• Get your nutrition. Just because you’re eating a lot of food during your binges, it doesn’t mean that you’re getting all the essential nutrients that you need to be healthy. Ask your medical provider if you need to adjust your diet to get the necessary vitamins and minerals.
  • Stay connected. Don’t isolate yourself. Your family members and friends want to see you succeed and get healthy. 
  • Be active.  Ask your medical provider what type of physical activity is right for you. This is especially important if you have health problems related to being overweight.

Alternative Medicine

Most herbal products and diet supplements meant to suppress your appetite or help with weight loss are ineffective and are sometimes misused by people with eating disorders. Plus, “natural” doesn’t always mean it’s safe. Supplements and herbs can have serious side effects and may interact with other medications.

7 Tips for Coping with Binge Eating Disorder

Because you have to deal with food every day, living with an eating disorder can be really difficult. Here are 7 quick tips to help you cope:

  1. Take it easy on yourself. Don’t listen to your own self-criticism.
  2. Try to recognize situations that could trigger destructive eating behaviors. Then develop a plan to deal with them ahead of time.
  3. Find positive role models. Role models can boost your self-esteem by reminding you that ultrathin models or actresses often don’t represent realistic, healthy bodies.
  4. Find a trusted relative or friend to talk to about what’s going on with you.
  5. Find someone who can be your partner in the battle. This should be someone who you can call for support instead of binge-eating.
  6. Discover healthy ways to care for yourself. Do something just for fun or to relax, such as meditation, yoga, or going for a walk.
  7. Journal about your feelings and behaviors. Sometimes journaling can make you more aware of your feelings and behavior, and how they are connected.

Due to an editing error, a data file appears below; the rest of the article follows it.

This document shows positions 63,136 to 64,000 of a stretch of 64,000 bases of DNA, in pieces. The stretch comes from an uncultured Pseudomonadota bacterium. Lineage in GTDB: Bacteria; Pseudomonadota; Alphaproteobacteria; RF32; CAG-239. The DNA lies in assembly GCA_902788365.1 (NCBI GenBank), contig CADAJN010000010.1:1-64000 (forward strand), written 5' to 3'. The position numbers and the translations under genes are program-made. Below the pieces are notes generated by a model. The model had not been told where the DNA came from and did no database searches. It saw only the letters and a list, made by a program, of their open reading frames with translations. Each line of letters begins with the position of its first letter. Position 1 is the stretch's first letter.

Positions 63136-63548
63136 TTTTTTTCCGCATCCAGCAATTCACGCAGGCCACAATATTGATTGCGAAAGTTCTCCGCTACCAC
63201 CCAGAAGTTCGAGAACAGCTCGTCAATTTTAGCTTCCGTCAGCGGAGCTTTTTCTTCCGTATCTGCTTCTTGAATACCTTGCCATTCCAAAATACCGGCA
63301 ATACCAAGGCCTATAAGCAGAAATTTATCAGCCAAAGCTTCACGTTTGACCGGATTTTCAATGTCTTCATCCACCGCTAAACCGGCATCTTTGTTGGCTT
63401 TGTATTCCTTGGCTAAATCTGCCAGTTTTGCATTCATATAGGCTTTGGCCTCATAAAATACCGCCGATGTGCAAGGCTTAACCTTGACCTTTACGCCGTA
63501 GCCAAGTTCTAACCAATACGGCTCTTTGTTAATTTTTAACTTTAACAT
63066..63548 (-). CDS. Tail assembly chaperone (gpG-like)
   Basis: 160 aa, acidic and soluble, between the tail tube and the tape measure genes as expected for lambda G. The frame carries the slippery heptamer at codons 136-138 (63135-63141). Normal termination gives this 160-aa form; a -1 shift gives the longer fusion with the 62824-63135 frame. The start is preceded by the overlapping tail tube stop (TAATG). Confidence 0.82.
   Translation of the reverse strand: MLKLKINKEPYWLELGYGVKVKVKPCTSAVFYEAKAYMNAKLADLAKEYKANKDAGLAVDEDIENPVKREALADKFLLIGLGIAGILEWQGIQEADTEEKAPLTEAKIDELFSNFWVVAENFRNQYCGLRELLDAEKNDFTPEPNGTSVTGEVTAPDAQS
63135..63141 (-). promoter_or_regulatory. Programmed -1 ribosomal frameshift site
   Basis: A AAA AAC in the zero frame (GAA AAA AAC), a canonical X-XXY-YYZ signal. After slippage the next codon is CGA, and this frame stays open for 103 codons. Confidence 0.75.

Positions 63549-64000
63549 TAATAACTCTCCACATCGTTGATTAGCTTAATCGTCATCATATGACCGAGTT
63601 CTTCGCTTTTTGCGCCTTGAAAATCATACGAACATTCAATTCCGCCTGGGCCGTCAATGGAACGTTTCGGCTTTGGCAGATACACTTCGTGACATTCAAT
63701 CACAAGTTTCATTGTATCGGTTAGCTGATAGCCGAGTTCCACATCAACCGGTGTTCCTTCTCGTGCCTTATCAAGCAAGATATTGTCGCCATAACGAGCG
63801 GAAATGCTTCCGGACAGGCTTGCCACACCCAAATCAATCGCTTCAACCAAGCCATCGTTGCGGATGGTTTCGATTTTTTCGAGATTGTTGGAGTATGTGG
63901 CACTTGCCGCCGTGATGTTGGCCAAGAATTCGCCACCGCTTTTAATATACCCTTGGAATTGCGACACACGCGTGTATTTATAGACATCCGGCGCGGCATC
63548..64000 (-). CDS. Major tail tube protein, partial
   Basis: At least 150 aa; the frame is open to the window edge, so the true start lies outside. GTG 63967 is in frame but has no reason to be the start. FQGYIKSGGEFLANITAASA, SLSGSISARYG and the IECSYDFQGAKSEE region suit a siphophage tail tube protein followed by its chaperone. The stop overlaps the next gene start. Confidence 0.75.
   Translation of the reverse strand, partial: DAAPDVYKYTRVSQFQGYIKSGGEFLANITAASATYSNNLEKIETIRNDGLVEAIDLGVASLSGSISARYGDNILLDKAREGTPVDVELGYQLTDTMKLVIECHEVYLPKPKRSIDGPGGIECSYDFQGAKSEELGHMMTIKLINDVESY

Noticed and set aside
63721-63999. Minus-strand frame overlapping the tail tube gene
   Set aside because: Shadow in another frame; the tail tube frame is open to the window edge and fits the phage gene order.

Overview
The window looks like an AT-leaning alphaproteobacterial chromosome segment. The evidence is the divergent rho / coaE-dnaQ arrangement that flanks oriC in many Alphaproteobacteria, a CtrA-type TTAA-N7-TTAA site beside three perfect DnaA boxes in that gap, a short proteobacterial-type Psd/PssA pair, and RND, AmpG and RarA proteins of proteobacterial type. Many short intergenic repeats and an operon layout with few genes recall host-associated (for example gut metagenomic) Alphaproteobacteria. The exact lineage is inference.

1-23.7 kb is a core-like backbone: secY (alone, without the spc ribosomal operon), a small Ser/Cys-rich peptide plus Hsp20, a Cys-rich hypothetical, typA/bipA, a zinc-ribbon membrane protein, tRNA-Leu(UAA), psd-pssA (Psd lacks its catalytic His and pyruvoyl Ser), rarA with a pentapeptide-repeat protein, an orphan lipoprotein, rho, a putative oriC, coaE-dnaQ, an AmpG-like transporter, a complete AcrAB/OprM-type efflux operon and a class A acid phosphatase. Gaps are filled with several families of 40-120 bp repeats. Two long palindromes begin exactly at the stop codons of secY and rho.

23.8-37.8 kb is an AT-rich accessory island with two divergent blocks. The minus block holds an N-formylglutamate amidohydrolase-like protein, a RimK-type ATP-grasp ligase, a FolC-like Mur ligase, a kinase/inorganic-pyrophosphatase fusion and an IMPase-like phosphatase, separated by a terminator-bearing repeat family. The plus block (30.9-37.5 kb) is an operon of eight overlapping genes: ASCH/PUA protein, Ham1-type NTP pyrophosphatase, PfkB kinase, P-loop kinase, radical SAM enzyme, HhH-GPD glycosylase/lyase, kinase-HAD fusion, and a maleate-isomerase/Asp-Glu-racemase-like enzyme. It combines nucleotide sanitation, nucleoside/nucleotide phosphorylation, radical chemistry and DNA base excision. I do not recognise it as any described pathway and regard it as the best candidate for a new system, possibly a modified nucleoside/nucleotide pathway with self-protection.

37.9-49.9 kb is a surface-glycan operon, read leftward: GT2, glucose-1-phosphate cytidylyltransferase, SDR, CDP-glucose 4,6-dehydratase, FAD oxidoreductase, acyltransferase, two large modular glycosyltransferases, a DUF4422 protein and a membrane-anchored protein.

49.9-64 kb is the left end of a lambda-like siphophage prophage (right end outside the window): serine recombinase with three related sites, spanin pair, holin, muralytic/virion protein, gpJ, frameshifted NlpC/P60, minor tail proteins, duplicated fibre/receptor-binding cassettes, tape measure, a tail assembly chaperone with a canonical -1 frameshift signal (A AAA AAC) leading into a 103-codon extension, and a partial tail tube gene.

What’s The Difference Between Bulimia and Binge Eating Disorder?

Binge-eating disorder and bulimia are both eating disorders, and both of them feature rapid over-consumption of food and correlating feelings of lack of control and helplessness. However, people with bulimia usually attempt to “purge” their system after a binge. They may do this by making themselves vomit or using laxatives to flush out their digestive  Individuals with binge eating disorder don’t try to purge the food they’ve eaten. Still, both binge eating disorder and bulimia conditions are self-destructive and involve an unhealthy preoccupation with food. Thus, people are both destructive, physically and mentally.

Begin Healing at Our Binge Eating Disorder Treatment in Los Angeles, CA

Montare Behavioral Health in Southern California has national accreditation in mental health treatment. We are proud of our innovative approach to treatment and we have a team of professionals whose only focus is on helping you live your best life. We understand that you probably have feelings of guilt due to your eating disorder. You have nothing to be ashamed of though. Step out and take control. You can achieve what your dream is with the right binge eating disorder treatment and encouragement that Montare provides in Los Angeles, CA. Don’t believe us? Contact us today and become part of our family of success stories.